Texas Officials Ready For A Fight Over School District’s Trans Policy

Ken Paxton speaks after he was sworn in as the Texas attorney general, Monday, Jan. 5, 2015, in Austin, Texas. (AP Photo/Eric Gay)
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Both Texas Lt. Gov. Dan Patrick (R) and Attorney General Ken Paxton (R) have now gotten involved in the dustup over one school district’s policy aimed at accommodating transgender students, ramping up state pressure to reverse it.

Patrick on Monday called for Fort Worth school Superintendent Kent Scribner to resign over his decision to allow students to use the bathroom and play on the sports team that corresponds to their gender identity. Patrick criticized Scribner for acting outside of the school board and said the superintendent had put his “political agenda” before students’ needs.

Scribner, who has refused to resign, defended his decision to implement the new policy on Tuesday.

“I’m proud of these guidelines,” he told the Forth Worth Star-Telegram. “I think they provide educators with the ability to make all students more comfortable and confident in a learning environment.”

Scribner said that the policy was approved in 2011, and that he was simply issuing guidelines for teachers in an attempt to clarify the policy, according to the Dallas Morning News.

And Jacinto Ramos, president of the Forth Worth school board, told the Star-Telegram that Scribner sent his proposed policy to the board for review in January. But Paxton sent a letter to Ramos on Tuesday warning him that Scribner’s move violated Texas Education Code.

“The sweeping policy was not adopted by the school board,” Paxton wrote in the letter. “I have strong concern that this policy violates provisions in the Texas Education Code that give parents an unequivocal right to information regarding their children and is motivated by a misguided view of Title IX.”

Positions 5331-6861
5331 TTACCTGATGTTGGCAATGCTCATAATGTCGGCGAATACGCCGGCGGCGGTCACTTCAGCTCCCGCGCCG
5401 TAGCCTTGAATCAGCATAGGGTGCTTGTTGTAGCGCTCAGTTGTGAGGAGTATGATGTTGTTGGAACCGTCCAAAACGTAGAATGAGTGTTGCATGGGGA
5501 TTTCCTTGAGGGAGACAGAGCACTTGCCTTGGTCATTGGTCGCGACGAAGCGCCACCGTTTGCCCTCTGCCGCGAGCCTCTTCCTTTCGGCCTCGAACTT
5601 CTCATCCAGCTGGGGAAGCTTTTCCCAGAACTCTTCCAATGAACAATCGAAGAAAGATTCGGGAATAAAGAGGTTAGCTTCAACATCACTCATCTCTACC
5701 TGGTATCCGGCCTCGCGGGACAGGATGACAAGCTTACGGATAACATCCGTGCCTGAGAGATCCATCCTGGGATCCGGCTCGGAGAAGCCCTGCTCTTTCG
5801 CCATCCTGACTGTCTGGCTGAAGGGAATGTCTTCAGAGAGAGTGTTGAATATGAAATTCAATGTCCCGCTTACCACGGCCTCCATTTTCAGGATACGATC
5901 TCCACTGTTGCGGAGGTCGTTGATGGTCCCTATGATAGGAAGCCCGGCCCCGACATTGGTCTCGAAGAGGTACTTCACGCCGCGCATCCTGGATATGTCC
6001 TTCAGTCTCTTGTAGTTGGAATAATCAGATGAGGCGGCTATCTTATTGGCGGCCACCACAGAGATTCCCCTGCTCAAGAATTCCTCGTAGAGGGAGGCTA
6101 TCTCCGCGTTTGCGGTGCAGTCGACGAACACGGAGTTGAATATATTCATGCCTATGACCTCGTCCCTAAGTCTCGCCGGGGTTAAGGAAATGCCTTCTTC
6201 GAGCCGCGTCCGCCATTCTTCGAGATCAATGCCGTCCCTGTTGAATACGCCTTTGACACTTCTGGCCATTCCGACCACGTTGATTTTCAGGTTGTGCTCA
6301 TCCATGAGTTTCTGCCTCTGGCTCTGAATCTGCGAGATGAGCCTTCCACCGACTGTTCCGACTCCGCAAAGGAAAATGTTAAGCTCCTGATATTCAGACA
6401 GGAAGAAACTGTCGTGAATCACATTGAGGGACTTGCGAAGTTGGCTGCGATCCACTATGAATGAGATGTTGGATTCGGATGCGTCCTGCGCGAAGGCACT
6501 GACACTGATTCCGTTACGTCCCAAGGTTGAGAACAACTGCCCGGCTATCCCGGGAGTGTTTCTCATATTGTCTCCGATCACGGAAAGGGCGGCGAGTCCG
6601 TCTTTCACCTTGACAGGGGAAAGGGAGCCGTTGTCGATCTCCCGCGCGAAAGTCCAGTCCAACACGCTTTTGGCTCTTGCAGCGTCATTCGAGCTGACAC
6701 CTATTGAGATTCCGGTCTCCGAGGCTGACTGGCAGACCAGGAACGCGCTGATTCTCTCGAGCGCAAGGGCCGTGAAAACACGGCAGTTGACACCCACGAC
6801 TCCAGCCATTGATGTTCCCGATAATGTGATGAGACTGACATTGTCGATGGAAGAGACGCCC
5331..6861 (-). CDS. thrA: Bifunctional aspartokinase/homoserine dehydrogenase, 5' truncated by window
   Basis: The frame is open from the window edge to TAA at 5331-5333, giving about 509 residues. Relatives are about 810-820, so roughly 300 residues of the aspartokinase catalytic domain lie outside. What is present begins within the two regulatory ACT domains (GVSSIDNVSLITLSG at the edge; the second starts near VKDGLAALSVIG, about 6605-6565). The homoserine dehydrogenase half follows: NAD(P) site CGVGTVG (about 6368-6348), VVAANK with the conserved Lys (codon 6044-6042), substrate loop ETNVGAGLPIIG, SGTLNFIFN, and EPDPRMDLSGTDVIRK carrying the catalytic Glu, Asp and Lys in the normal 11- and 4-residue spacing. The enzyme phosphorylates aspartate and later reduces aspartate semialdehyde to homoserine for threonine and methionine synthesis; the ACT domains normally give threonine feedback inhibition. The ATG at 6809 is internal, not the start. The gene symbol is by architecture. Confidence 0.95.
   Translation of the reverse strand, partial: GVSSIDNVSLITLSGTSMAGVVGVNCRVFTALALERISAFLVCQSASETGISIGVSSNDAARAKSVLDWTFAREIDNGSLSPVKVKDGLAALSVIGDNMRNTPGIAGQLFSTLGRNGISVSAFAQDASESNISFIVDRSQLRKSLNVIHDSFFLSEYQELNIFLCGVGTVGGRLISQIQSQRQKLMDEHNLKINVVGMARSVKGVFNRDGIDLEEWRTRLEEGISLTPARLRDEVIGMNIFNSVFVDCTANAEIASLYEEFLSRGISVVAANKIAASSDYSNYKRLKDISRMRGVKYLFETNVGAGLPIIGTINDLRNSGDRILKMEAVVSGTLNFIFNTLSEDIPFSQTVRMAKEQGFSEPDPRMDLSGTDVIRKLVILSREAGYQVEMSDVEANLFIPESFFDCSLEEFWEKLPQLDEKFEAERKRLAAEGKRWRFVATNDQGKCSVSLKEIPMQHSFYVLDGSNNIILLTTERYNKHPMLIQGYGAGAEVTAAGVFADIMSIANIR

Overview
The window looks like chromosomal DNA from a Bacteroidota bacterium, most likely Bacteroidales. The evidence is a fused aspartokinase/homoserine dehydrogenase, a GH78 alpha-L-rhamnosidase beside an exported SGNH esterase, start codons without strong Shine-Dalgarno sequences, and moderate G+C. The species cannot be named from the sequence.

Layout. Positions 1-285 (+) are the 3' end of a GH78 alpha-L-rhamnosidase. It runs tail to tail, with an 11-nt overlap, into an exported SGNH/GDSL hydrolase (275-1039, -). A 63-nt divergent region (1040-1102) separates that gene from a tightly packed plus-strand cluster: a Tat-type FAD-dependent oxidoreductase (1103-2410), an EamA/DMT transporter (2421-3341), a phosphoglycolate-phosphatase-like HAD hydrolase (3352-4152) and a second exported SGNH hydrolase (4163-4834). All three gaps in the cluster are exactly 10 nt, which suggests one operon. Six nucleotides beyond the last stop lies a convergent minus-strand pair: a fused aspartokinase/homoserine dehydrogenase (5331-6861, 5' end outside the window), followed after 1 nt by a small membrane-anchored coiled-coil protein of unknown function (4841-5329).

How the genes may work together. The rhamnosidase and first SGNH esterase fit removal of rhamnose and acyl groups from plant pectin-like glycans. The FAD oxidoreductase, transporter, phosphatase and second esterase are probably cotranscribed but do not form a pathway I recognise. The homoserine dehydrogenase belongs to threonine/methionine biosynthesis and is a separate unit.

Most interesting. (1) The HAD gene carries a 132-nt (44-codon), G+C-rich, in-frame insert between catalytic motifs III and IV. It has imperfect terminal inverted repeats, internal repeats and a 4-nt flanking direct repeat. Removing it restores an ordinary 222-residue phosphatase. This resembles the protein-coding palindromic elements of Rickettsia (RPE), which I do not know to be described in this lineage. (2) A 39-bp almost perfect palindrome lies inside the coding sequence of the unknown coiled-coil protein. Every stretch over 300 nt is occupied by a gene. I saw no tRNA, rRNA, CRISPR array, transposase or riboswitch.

Paxton also argued that Title IX of the Civil Rights Act does not protect transgender people from discrimination.

“We sincerely hope you will assess these deficiencies in the transgender policy and more as the board deliberates next steps,” Paxton concluded in the letter.

Patrick also traveled to Fort Worth on Tuesday to push for Scribner’s resignation at the district’s administration office, according to the Dallas Morning News. He argued that parents should have been given a chance to offer input on the policy and that the accommodations were unnecessary.

“This is proactive, making special accommodations for students,” he said. “The superintendent is putting the privacy and rights of 78,000 or 79,000 students in the back seat for a few.”

Patrick suggested that the attorney general, Paxton, could take legal action, and himself vowed to “pursue legislative action as appropriate,” according to the Dallas Morning News.

Forth Worth parents also addressed the new policy Tuesday at a school board meeting. Per the Dallas Morning News:

Hundreds showed up to get into the district’s regular Tuesday board meeting as the line wrapped around the building and down the block. Some held signs reading “Trans Rights Matter” while others simply had one word: Repeal.

A majority of the 20 speakers who had a chance to address trustees spoke in favor of the transgender policy. Those who opposed it had dozens of supporters in the room, too.

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